The company said in a Toronto Stock Exchange Filing that the indicative price was $C2 per share, but did not indicate the total share Jindal could take.
The talks, which it said were advanced, were ongoing but as of Wednesday afternoon, no binding agreement had been signed.
Sources told global news wire PTI that the JSP deal could total RS 1800 crore, with the company taking a stake of at least 30%.
“The company’s policy is to not comment on market rumors or speculation,” CIC officials said.
“However, in light of the content of the articles and resulting speculation, the company determined to announce and confirm its discussions with Jindal at this time … [and] does not intend to comment further until negotiations are complete or the situation warrants.”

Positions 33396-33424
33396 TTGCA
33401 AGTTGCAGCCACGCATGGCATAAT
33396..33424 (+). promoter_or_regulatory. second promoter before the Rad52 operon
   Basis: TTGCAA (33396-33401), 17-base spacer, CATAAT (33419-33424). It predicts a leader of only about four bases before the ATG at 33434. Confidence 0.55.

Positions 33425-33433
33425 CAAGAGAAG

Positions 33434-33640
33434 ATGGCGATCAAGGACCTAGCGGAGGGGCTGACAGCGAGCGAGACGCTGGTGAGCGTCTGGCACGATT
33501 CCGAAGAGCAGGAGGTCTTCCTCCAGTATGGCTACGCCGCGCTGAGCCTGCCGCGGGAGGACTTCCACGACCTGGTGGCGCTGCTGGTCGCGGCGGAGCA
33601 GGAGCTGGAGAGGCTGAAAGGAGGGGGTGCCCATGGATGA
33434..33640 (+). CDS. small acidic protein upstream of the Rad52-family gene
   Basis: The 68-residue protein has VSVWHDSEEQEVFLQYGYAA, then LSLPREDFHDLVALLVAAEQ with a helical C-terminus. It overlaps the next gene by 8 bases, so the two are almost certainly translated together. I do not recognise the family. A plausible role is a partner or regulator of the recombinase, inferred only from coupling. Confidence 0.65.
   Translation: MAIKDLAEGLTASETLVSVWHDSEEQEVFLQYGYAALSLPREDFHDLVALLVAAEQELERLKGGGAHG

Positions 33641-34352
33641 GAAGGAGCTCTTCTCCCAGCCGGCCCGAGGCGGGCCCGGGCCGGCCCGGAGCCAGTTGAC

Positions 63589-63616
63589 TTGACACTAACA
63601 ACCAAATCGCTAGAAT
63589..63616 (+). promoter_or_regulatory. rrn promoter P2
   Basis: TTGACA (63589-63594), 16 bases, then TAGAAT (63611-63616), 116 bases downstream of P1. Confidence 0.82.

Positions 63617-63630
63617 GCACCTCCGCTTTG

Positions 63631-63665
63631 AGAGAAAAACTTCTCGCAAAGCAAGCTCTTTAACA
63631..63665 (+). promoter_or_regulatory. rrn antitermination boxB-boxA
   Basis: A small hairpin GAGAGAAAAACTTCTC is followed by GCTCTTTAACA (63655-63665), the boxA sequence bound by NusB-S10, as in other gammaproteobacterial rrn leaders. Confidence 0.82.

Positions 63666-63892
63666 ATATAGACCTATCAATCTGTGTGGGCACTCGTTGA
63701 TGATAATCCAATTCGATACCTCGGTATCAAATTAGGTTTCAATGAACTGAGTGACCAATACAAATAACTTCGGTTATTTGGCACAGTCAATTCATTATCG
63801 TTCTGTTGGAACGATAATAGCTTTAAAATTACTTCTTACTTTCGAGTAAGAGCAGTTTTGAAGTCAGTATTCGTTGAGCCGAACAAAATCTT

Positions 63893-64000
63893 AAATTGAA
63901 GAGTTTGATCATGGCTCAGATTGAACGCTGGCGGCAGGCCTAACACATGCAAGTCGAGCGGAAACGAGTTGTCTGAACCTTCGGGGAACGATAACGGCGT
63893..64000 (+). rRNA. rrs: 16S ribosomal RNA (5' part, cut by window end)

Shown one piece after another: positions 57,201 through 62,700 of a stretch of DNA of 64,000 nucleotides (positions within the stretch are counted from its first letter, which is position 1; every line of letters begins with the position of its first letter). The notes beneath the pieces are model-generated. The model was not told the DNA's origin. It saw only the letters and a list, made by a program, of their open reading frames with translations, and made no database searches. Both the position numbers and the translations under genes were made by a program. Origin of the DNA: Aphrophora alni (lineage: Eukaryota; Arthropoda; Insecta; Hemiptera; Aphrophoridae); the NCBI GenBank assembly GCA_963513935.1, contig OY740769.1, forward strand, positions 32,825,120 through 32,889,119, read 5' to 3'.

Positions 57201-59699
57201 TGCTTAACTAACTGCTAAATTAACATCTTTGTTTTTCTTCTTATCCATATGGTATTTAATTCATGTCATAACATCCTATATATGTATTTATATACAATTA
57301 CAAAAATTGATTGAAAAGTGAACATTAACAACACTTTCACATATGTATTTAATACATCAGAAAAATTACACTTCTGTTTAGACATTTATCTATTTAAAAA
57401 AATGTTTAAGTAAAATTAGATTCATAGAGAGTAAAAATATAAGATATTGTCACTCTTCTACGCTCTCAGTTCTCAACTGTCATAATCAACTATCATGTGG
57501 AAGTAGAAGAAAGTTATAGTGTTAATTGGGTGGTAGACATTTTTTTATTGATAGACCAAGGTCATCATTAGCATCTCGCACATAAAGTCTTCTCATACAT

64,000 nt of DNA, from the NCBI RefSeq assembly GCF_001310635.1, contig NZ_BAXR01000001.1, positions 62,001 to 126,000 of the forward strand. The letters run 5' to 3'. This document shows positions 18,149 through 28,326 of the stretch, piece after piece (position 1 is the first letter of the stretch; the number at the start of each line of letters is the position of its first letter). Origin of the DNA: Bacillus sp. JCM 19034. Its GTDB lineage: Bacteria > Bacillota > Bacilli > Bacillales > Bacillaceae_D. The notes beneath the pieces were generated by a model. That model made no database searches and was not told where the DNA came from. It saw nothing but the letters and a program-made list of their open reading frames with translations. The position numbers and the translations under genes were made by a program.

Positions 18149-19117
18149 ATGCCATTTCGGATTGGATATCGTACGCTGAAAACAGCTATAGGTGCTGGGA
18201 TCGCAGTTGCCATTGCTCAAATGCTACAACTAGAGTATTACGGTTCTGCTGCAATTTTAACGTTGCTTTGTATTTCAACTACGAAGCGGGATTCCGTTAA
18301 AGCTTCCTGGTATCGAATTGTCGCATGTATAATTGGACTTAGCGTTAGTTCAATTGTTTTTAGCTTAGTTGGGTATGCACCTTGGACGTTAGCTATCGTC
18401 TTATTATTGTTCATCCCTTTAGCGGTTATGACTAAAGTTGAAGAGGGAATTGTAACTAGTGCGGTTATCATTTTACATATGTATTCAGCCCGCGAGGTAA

Should the deal come to fruition, Jindal will have access to CIC’s 2.6 billion tons of thermal coal in Botswana, Africa.
PTI reported CIC could also take the company into trading, as it also held coal properties in Australia, Indonesia, Mozambique and South Africa.
JSPL and its Jindal Power arm recently projected a goal of 25,000 megawatts of electricity generation capacity by 2020.
Canadian-based CIC owns the Mmamabula Energy Complex in Botswana, which is expected to begin production in next three to four years.
It is also developing a coal-fired power plant and a coal-to-hydrocarbons project at the site.